The Durand Line was a frontier boundary between Afghanistan and British India. It was established after an 1897 memorandum of understanding (MoU) between Mortimer Durand of British India and Afghan Amir Abdur Rahman Khan. Referred to as a frontier line, it is named after Mortimer Durand, who was the Foreign Secretary of colonial British India at the time. Later, Abdur Rahman Khan's successor, Amir Habibullah Khan signed a new agreement with Britain which again confirmed the legality of the Durand Line. King Amanullah Khan also accepted Durand line as international border between Afghanistan and British India after signing the Anglo-Afghan treaty of 1919. Article 5 of this treaty, on the basis of which Afghanistan reclaimed its independence, says that Afghanistan accepted all previously agreed border arrangements with British India. Hence, Afghanistan thereby recognized Durand line as international border.
The Durand Line cuts through the Afghan tribal areas, politically dividing ethnic Pashtuns and Baloch people who live on both sides. The line is internationally recognized by many countries as the western border of Pakistan, but Afghan governments after 1947 never recognized it. It has also been recognized as international boundary by the United Nations.
Afghan Pashtun leaders claim Pakistani territories and say that the Durand Line is "an issue of historical importance for Afghanistan. The Afghan people, not the government, can take a final decision on it." However, non-Pashtuns Afghans have always recognized durand line as international border between Pakistan and Afghanistan. Similarly, Pakistani Pashtuns have also recognized Durand line as international border between Afghanistan and Pakistan. In 2017 President Hamid Karzai said Afghanistan "will never accept" the Durand Line.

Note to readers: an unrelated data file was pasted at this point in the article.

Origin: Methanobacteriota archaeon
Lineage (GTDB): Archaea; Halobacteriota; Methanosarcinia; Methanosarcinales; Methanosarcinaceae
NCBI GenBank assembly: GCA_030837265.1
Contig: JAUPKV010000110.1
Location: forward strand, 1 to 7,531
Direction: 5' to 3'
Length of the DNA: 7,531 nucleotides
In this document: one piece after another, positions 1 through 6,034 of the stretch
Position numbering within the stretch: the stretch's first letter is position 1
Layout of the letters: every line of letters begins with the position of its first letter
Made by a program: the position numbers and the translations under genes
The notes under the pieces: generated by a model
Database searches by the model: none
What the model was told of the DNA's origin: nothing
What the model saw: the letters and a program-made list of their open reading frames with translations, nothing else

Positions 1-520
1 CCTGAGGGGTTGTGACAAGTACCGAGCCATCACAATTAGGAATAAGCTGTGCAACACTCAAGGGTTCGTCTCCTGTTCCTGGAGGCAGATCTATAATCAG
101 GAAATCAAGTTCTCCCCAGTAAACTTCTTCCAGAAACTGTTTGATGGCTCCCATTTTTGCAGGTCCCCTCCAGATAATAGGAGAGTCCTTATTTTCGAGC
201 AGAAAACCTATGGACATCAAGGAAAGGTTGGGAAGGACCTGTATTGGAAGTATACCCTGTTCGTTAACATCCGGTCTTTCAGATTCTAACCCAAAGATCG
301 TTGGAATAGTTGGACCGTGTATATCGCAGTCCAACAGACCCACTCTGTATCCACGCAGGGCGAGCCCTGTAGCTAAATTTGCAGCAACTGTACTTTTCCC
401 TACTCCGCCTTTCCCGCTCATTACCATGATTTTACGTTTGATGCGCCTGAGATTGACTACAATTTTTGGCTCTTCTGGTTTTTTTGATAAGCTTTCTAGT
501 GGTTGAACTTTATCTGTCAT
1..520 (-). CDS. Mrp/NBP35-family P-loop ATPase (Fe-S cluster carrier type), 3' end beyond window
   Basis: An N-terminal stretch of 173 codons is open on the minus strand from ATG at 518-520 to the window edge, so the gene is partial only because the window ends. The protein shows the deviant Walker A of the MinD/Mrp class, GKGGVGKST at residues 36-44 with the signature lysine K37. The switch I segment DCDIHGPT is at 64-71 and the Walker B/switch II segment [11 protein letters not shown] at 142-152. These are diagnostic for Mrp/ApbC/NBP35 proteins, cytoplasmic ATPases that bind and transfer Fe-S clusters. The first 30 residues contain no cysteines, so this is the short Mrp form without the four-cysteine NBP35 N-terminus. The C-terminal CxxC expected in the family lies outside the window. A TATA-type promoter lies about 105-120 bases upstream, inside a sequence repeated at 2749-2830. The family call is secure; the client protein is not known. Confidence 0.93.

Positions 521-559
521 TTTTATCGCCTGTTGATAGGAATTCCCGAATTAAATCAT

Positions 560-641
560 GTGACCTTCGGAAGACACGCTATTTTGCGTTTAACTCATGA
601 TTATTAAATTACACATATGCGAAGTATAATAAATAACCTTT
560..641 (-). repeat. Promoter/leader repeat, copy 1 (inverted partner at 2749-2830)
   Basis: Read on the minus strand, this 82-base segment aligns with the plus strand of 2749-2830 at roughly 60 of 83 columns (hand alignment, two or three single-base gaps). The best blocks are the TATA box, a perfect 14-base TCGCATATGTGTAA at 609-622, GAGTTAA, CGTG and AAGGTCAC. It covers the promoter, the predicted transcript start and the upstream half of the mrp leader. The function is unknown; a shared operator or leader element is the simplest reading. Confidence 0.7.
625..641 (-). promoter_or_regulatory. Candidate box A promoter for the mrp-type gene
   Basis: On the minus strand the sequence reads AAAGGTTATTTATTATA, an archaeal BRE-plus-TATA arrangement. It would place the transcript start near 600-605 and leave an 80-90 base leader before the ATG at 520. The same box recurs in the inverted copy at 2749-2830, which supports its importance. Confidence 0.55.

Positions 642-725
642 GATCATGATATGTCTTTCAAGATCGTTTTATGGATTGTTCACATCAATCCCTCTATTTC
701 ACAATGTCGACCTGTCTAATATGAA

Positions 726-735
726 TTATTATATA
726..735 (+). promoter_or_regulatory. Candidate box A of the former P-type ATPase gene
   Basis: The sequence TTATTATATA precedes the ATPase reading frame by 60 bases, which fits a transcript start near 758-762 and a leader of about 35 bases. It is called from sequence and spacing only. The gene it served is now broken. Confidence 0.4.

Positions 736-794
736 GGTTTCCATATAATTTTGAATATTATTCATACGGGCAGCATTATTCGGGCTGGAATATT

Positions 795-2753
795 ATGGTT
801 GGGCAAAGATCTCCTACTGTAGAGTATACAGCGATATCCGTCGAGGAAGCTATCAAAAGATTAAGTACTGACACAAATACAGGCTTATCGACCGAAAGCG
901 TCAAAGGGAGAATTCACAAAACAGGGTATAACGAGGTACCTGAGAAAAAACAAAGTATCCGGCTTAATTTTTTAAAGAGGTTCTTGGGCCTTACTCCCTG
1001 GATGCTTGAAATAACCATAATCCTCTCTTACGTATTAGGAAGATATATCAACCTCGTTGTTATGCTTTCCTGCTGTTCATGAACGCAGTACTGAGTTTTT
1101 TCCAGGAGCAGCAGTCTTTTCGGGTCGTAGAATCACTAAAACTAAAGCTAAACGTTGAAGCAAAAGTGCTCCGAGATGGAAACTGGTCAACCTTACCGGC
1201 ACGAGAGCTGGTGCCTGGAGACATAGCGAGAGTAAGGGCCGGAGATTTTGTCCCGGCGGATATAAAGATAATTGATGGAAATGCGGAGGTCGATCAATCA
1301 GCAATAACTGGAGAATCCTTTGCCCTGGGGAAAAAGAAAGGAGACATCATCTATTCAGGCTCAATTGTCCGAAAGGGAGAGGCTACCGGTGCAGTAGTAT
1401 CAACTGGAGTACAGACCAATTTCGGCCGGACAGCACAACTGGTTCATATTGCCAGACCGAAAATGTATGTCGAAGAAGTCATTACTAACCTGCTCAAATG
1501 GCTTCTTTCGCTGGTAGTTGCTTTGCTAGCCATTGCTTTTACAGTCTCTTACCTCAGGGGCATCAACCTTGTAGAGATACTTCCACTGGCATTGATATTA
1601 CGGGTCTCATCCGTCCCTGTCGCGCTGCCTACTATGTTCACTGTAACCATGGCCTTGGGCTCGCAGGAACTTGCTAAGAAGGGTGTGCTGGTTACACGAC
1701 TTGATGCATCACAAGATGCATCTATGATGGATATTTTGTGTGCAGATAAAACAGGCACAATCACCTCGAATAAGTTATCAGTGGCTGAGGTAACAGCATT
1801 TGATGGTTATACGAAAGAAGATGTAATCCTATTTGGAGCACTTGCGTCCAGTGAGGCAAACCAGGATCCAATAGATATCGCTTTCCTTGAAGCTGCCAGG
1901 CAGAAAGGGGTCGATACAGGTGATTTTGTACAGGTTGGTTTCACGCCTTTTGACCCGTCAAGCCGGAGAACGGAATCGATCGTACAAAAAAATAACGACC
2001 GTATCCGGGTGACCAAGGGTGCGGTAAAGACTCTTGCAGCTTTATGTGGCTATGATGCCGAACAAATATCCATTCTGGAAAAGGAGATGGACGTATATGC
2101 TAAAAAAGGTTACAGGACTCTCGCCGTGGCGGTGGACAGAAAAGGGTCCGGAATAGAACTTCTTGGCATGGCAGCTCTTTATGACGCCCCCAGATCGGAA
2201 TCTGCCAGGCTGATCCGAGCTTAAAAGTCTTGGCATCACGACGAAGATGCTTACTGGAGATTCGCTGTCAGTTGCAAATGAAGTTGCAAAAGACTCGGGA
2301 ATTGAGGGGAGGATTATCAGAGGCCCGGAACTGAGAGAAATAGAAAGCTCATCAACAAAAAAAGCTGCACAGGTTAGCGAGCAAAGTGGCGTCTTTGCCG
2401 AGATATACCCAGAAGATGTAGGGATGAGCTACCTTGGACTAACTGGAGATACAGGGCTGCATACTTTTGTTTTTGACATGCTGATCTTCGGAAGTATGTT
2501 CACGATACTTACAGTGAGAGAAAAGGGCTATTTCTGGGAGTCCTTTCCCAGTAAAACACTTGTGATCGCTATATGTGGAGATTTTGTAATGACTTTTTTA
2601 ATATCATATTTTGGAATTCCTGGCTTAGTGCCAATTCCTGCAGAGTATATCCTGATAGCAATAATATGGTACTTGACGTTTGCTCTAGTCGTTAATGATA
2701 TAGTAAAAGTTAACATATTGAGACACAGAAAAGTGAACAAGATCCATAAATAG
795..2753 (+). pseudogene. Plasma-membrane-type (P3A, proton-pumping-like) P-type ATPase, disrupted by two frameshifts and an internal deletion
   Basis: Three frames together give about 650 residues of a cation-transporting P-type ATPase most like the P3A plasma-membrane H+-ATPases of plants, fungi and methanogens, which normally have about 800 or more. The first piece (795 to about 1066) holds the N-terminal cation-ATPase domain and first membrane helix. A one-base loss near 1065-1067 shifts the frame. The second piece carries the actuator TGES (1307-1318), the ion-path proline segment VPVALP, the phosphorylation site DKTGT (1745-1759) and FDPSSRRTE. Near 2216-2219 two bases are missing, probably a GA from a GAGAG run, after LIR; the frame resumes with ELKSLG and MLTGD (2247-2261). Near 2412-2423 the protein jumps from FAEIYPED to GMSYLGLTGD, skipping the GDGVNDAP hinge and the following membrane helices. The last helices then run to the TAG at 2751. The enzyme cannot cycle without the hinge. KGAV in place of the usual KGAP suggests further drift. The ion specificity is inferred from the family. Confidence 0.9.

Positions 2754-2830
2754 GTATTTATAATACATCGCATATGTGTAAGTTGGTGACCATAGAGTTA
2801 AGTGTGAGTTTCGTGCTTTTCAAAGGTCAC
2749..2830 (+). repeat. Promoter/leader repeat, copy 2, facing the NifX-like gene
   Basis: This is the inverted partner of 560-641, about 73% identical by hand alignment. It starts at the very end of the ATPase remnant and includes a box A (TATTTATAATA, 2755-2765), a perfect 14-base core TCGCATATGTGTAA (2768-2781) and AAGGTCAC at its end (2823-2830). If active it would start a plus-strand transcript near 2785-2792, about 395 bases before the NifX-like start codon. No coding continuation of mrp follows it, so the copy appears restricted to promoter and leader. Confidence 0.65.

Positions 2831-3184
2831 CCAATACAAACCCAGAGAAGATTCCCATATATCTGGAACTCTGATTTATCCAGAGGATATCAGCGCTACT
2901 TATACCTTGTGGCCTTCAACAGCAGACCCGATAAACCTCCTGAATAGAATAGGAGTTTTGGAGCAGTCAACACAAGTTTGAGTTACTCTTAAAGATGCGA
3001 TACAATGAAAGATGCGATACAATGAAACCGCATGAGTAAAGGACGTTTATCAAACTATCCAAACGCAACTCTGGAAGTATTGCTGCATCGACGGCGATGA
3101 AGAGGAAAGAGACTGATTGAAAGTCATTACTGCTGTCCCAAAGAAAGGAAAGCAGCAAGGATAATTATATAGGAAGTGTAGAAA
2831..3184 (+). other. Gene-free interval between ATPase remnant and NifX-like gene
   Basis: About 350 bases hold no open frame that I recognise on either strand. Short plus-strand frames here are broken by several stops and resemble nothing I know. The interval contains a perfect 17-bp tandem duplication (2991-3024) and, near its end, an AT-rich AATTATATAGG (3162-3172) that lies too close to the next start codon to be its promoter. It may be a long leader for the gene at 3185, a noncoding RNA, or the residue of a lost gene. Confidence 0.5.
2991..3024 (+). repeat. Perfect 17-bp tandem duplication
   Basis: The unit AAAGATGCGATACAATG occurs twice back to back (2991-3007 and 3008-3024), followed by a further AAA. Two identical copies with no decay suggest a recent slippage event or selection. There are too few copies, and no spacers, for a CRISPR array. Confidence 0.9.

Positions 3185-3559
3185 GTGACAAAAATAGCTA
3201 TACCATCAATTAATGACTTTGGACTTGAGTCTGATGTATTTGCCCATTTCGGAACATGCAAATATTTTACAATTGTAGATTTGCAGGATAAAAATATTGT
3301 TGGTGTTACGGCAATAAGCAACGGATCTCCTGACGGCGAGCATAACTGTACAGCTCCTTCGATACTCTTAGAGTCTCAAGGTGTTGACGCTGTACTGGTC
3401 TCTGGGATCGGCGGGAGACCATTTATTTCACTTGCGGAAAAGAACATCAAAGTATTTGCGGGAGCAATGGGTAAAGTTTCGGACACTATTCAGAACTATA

References[change | change source]
- "Why the Durand Line Matters". The Diplomat.
- Smith, Cynthia (August 2004). "A Selection of Historical Maps of Afghanistan - The Durand Line". United States: Library of Congress. Retrieved 2011-02-11.
- "Afghanistan ready to OK 9 US bases after 2014 troop pullout, Karzai says". Associated Press. 25 March 2015.
- "Nationalists against raking up border spat". www.pajhwok.com.
- "No change in stance on Durand Line: Faizi". Pajhwok Afghan News. October 24, 2012. Retrieved 2013-04-11.
- Grare, Frédéric (October 2006). "Carnegie Papers - Pakistan-Afghanistan Relations in the Post-9/11 Era" (PDF). Retrieved 2011-02-11.
- "Afghan parliamentarian backs Durand Line as border". Express Tribune.
- Siddiqui, Dawn com | Naveed (2017-03-05). "Afghanistan will never recognise the Durand Line: Hamid Karzai". DAWN.COM. Retrieved 2020-07-09.